Friends remember JR Lott of Steamboat and his legacy of love and adventure

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Friends say JR Lott’s smile was contagious and it was clear in this photo of him on a camping trip. There will be a celebration of life ceremony honoring lott on Saturday, May 7.
Brittany McGuire/Courtesy Photo

Friends of Arlo “JR” Lott will gather on Saturday, May 7 to remember the Steamboat Springs man who served his country as a Marine, was a devoted father and was always there when his friends needed him. .

“I guess in the world there are 400 people who consider JR their best friend,” said Ryan Wattles. “He just had this ability to really make everyone feel good and important and special.”

Lott died April 17 while climbing Farnsworth Canyon in the San Rafael Swell between Green River and Hanksville, Utah. He was 41 years old.

During his 16 years at Steamboat Springs, Lott left an impression as an active member of the running community and with the Steamboat Springs Rugby Club. He loved the outdoors, including hiking, hunting, fishing, and rafting.

Lott leaves behind three children, Waylon, Abigail and Emily, from his first marriage.

“One of the greatest things about JR is what an amazing father he was,” said Matt McDaid, who served in the US Marine Corps with Lott. “I mean, he raised these kids to be so strong and independent and thoughtful and smart.”

JR Lott at Fish Creek Falls with his daughters Abbey, right, and Milly, left.
Brittany McGuire/Courtesy.

Lott is also survived by his parents, Arlo Lott Sr. and Kathi Bybee Lott, and four older siblings – Andy, Michelle, Eric and Spencer.

A tribute will be held Saturday at 3 p.m. at the Strings Music Lodge, followed by a celebration of life at Howelsen Hill Lodge. Storm Peak Brewery will host a benefit event for Lott’s children following the Celebration of Life.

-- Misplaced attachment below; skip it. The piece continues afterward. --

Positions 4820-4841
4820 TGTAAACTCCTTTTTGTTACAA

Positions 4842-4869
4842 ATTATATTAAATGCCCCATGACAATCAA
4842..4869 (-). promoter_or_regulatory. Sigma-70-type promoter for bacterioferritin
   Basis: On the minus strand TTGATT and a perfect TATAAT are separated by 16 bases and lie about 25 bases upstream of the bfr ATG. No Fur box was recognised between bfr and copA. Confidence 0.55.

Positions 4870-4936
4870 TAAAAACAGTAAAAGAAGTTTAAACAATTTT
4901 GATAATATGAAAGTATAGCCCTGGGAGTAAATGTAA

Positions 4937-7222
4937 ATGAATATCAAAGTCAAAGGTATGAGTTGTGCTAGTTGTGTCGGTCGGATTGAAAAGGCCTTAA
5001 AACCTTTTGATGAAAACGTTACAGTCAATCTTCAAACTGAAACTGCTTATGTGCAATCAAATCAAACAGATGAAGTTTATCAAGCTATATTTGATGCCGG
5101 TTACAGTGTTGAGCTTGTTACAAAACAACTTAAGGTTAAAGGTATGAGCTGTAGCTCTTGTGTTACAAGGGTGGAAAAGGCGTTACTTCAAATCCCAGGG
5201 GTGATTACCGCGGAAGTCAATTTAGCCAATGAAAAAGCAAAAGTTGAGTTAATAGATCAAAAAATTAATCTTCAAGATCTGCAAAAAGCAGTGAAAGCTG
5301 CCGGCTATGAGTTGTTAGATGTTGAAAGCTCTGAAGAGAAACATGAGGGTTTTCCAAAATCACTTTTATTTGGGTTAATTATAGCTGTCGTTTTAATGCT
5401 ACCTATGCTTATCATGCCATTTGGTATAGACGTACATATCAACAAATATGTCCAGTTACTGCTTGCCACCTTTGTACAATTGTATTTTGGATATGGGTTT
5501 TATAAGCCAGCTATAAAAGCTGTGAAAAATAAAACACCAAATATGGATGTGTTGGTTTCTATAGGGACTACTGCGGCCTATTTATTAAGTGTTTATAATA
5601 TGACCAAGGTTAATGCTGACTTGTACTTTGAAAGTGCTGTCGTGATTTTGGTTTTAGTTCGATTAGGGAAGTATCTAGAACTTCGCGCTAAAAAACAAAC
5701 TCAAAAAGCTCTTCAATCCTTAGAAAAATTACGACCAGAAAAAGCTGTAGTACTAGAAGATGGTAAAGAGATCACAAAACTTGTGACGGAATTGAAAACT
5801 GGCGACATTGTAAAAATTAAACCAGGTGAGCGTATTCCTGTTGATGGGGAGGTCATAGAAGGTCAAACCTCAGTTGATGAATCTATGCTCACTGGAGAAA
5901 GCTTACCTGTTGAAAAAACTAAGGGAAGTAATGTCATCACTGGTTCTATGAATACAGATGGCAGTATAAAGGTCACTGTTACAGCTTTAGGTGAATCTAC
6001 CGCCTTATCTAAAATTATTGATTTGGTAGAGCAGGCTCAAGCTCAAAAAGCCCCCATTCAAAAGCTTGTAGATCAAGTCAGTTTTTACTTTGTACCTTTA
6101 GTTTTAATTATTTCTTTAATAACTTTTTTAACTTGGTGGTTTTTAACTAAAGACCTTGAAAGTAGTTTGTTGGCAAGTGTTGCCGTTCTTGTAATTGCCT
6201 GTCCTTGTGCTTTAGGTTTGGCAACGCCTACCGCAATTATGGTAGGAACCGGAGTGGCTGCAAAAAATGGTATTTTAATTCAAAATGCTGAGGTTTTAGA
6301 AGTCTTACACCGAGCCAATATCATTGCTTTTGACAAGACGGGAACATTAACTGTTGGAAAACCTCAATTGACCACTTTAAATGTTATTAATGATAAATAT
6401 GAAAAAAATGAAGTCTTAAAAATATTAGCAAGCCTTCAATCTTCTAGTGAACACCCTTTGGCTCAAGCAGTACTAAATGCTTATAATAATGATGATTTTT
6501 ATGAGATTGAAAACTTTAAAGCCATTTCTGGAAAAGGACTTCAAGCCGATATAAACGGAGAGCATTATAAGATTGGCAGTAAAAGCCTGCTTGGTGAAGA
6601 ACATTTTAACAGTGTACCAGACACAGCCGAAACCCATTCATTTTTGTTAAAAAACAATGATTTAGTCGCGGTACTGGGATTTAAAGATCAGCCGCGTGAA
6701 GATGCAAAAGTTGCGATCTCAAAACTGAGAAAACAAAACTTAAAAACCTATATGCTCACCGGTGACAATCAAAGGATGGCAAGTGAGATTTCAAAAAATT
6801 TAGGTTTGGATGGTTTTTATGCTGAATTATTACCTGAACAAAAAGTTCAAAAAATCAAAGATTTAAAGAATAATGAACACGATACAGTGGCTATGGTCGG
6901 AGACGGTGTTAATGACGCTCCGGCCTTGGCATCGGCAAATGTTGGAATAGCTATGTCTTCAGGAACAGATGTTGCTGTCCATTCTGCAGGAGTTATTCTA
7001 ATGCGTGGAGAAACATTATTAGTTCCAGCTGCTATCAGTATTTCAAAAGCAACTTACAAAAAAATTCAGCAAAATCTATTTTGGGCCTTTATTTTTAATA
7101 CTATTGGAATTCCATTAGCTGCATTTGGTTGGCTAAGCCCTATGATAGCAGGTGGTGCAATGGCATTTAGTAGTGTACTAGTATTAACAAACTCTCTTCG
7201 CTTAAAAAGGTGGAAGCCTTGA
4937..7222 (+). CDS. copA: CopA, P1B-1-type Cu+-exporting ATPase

Wattles first met Lott six years ago through a mutual friend while living in Hayden. The two men, who both served in the military, shared many things in common, including a love of racing, caring for their children and a passion for farming.

The two started a small-farm business focused on community-supported agriculture and built a strong friendship that lasted for years.

“We were both interested in farming and we were both young veterans with young families,” recalls Wattles. “He showed up at our house all the time to bring food or to help. He never asked what to do, and he never asked me if I needed help; he would just start doing whatever he could.

JR Lott is rafting the Upper Colorado River in early June 2021.
Brittany McGuire/Courtesy Photo

The two would train together and they took part in the grueling Ouray 100 Mile Endurance Run a few years ago after Wattles signed up Lott to run with him.

“I think it was 2017, and I woke up early for some reason and was looking for a race to sign up for – it’s something he and I did together,” Wattles said. “I texted JR for his UltraSignUp login credentials, and he immediately texted me with the login and he didn’t ask why.”

Wattles said he knew Lott would be up for the adventure.

JR Lott camps at Baptist Draw in the San Rafael Swell. Besides being a veteran and a loving father, Lott was also an avid outdoorsman.
Brittany McGuire/Courtesy Photo

Lott’s passion for adventure began at an early age.

After graduating from high school early, he traveled to New Zealand, where he spent time hunting, farming and working as a ski patroller. There he discovered a love for rugby – something he brought back with him when he moved to Steamboat Springs. It’s also where he met his good friends Kit Callahan and Robbie Shine.